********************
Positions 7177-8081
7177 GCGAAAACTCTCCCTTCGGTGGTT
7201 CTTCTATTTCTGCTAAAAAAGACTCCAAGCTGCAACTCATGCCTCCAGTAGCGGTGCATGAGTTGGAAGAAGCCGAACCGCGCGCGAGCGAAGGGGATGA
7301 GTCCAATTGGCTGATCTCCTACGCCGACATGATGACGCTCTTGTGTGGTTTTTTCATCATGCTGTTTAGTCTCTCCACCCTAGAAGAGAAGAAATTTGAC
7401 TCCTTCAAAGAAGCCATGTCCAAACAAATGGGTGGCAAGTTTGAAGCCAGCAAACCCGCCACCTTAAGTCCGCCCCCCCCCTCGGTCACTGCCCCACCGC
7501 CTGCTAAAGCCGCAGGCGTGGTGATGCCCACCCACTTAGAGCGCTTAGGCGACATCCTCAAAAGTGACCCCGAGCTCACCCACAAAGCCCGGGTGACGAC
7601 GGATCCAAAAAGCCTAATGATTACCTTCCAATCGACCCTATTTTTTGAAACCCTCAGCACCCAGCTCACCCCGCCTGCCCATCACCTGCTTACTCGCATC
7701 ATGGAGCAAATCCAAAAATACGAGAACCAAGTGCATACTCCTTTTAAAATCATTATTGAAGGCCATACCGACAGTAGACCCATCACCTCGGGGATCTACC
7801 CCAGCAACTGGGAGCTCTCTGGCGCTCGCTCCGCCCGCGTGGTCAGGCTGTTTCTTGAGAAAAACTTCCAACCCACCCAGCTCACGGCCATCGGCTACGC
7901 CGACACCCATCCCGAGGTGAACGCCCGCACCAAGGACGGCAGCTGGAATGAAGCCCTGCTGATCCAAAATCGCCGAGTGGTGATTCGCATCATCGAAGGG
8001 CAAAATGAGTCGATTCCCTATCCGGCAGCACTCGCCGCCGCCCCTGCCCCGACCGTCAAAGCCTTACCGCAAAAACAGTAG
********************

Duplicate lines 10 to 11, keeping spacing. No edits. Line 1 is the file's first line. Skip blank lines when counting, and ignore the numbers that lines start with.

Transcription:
7901 CGACACCCATCCCGAGGTGAACGCCCGCACCAAGGACGGCAGCTGGAATGAAGCCCTGCTGATCCAAAATCGCCGAGTGGTGATTCGCATCATCGAAGGG
8001 CAAAATGAGTCGATTCCCTATCCGGCAGCACTCGCCGCCGCCCCTGCCCCGACCGTCAAAGCCTTACCGCAAAAACAGTAG